12th March 2010 at 00:00

Don Morrison, a former principal of Reid Kerr College in Paisley, one of Scotland s largest further education colleges, has died aged 67 from a chest infection after suffering indifferent health for some years.

Always noted for his sense of humour, he used to joke that he had only missed being an April Fool's Day baby by 10 minutes. He was born at Post Office House, Durness.

His father Willie and his uncle Sandy, for many years headmaster of Halkirk School, Caithness, were noted Scots fiddlers, the former being a close friend of the maestro Hector MacAndrew.

Don Morrison attended Durness Primary, yards from his home, until he left in 1954 for Dornoch Academy and residence at the former Earl's Cross Hostel.

In 1960, he began his training as a business studies teacher at the former Scottish College of Commerce, Glasgow, gaining a first-class Diploma in Commerce three years later, and graduating BA (Hons) from the newly- chartered Strathclyde University the following year.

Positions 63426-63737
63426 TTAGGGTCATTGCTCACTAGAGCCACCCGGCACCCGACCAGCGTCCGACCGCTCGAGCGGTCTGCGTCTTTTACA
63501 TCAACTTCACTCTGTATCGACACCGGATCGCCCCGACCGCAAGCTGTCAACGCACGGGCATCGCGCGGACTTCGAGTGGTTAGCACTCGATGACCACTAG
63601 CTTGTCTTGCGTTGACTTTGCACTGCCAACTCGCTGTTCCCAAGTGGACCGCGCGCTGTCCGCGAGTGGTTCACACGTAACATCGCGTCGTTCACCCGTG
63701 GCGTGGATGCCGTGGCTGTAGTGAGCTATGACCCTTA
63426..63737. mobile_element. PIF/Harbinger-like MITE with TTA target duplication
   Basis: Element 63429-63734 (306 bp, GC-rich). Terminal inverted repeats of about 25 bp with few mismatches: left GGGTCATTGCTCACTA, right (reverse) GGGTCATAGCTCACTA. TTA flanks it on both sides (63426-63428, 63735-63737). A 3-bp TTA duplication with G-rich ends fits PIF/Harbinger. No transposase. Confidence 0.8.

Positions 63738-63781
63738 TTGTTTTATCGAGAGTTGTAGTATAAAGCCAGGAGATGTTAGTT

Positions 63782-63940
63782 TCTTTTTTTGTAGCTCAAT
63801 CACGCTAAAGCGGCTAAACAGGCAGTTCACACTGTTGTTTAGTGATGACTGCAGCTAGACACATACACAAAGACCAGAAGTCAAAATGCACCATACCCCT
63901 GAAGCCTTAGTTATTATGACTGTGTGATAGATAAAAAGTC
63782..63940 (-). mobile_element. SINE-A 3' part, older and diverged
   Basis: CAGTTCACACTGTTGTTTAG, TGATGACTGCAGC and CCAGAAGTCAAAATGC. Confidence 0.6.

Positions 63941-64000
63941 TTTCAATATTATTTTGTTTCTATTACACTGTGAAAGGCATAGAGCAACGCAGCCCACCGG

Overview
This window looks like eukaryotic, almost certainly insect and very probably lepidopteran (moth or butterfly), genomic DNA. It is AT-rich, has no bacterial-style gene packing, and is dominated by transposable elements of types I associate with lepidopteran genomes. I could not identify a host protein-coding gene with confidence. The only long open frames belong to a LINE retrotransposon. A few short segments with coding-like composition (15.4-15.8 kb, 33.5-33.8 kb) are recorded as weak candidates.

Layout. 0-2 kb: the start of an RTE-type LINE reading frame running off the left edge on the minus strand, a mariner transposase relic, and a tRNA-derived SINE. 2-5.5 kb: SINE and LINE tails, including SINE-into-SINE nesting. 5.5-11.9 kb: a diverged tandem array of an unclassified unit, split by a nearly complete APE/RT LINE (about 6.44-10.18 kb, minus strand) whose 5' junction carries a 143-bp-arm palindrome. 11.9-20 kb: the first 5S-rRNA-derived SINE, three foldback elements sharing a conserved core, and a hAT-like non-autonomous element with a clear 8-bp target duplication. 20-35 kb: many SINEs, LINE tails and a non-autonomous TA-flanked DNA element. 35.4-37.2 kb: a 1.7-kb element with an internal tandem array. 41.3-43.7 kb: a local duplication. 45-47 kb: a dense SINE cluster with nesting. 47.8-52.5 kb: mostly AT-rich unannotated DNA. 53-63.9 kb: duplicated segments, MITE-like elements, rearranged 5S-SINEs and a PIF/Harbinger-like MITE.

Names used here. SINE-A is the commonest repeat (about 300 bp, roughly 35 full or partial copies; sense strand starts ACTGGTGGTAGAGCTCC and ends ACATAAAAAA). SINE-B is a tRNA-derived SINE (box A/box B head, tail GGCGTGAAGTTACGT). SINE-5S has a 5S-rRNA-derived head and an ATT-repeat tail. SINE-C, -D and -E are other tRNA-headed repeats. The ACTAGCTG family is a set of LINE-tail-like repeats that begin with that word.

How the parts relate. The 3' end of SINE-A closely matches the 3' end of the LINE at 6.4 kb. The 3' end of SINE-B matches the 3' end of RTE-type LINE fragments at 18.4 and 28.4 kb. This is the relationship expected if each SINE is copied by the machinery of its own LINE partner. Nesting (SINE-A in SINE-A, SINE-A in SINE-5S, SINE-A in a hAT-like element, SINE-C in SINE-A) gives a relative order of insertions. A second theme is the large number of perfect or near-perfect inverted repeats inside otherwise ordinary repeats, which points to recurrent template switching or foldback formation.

After studying for a postgraduate teacher's certificate at Jordanhill College, he began his education career as a lecturer at Clydebank Technical College in 1965, moving five years later to James Watt College, Greenock, as head of business studies. He was promoted to vice-principal of that college in 1982, and appointed in 1987 to the top post at Reid Kerr College.

As a young man in Durness, he met Glasgow-born Carole McAusland, who holidayed in the village each year with her parents, and the couple married in 1966. Sadly, Carole died in 1995 after a long battle with cancer, and the following year Mr Morrison retired from the academic world to spend more time with his family.

In his youth, Mr Morrison was a competent athlete and footballer, who played for school and college soccer teams. During his holidays, and in retirement, he spent much of his spare time in his native village, acting for many years as Durness Highland Gathering announcer. This, coupled with other local community activities, led to him being appointed games chieftain in 1993 and later, for many years, president of the games committee.

He was also a keen angler, reader and gardener. The early onset of severe arthritis, coupled with cardiac and renal problems, curtailed his sorties north, although he was able to spend some weeks in the village last summer.

Like his mother, Mr Morrison was a born wit. He was a kind, entertaining man, and excellent social company, especially over a dram. Sadly, illness and medication eventually prevented him from enjoying that particular pleasure.

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